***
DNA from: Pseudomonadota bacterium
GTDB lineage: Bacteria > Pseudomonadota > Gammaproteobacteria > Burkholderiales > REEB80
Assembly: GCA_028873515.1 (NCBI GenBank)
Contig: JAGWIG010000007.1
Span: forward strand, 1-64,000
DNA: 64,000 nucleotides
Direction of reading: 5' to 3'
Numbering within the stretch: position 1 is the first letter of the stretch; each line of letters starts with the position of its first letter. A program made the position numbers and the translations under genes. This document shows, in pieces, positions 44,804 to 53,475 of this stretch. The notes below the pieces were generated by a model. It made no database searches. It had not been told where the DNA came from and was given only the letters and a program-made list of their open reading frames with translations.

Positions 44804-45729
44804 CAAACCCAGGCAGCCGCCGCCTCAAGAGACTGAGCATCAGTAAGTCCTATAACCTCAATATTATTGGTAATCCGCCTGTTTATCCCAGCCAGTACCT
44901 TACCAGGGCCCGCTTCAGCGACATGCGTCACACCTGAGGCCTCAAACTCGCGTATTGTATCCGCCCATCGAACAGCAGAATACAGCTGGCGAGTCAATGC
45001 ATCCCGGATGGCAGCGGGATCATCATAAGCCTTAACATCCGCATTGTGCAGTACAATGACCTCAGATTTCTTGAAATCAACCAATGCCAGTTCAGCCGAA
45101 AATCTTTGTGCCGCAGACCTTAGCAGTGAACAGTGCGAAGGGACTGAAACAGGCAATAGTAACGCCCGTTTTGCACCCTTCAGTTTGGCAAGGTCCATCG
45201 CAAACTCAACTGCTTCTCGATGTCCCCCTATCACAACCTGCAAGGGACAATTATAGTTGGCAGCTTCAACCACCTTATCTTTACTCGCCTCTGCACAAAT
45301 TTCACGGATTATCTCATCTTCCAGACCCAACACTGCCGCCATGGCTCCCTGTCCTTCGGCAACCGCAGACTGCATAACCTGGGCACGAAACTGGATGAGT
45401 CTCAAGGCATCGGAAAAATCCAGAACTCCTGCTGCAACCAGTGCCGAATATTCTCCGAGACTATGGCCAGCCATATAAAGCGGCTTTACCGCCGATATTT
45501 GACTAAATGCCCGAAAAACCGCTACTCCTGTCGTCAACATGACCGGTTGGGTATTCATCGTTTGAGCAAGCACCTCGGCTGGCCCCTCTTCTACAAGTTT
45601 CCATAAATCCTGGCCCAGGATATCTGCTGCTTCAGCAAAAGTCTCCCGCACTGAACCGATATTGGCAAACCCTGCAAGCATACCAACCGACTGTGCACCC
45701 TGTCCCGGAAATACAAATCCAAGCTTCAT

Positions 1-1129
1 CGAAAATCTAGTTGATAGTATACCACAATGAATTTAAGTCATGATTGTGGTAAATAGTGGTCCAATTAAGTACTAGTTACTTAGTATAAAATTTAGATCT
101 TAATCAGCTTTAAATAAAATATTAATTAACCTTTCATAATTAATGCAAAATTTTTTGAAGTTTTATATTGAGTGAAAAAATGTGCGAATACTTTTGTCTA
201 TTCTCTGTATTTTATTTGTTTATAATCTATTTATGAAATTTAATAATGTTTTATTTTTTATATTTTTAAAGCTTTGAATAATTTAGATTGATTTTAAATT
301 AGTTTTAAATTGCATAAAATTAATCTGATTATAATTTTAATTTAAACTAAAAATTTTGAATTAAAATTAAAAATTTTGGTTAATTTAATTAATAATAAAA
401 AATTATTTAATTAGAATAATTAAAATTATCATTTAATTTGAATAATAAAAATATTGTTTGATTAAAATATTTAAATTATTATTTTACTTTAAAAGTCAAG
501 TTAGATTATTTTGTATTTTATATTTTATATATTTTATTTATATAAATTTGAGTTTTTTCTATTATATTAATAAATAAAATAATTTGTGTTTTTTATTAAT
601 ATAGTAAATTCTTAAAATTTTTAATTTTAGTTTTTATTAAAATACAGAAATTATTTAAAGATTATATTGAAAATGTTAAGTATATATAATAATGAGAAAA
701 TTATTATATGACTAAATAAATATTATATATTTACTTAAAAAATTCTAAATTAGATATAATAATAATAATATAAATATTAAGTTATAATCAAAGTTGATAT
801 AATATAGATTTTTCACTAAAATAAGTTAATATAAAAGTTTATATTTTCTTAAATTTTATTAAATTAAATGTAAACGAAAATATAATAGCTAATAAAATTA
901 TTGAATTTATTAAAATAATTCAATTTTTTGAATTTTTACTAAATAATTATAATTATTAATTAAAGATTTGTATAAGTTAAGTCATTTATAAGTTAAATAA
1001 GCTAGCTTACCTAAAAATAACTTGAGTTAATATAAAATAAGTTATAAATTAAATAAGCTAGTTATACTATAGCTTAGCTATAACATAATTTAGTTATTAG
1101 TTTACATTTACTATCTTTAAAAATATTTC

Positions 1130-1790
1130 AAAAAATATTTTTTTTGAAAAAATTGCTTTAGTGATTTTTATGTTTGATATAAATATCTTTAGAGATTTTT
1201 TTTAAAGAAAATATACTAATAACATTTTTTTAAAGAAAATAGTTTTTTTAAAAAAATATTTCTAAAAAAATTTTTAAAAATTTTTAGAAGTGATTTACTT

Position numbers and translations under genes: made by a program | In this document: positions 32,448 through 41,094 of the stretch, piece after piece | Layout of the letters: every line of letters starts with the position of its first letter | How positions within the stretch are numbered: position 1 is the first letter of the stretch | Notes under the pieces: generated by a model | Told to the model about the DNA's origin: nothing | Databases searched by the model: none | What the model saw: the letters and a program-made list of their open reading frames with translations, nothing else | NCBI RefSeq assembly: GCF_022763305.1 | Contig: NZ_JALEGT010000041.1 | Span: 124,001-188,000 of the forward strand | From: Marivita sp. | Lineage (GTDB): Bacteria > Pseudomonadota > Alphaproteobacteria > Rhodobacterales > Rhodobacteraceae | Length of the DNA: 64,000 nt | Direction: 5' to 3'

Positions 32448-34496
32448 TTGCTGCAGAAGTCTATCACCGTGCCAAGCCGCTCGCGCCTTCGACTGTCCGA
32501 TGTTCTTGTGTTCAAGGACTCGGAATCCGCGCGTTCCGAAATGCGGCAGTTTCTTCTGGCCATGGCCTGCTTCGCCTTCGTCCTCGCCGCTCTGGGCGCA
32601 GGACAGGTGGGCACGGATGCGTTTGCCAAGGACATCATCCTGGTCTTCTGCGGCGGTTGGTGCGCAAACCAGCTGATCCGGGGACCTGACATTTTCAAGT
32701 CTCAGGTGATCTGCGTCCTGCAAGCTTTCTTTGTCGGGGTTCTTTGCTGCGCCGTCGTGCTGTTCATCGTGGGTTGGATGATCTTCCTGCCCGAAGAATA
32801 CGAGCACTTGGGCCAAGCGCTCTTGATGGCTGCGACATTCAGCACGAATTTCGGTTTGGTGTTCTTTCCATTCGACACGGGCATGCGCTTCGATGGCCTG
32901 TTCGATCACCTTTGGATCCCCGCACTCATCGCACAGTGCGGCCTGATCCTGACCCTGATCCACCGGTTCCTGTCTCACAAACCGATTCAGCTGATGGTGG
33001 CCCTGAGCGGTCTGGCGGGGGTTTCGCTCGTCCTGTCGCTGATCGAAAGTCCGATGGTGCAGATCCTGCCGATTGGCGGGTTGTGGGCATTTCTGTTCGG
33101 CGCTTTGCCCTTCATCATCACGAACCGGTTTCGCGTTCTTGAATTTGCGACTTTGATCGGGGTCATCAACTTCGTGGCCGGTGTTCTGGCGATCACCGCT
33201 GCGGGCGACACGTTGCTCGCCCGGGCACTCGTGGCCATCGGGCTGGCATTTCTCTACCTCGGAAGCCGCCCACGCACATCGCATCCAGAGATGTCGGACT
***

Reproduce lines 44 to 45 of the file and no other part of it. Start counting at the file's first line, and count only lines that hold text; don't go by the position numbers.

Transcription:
33001 CCCTGAGCGGTCTGGCGGGGGTTTCGCTCGTCCTGTCGCTGATCGAAAGTCCGATGGTGCAGATCCTGCCGATTGGCGGGTTGTGGGCATTTCTGTTCGG
33101 CGCTTTGCCCTTCATCATCACGAACCGGTTTCGCGTTCTTGAATTTGCGACTTTGATCGGGGTCATCAACTTCGTGGCCGGTGTTCTGGCGATCACCGCT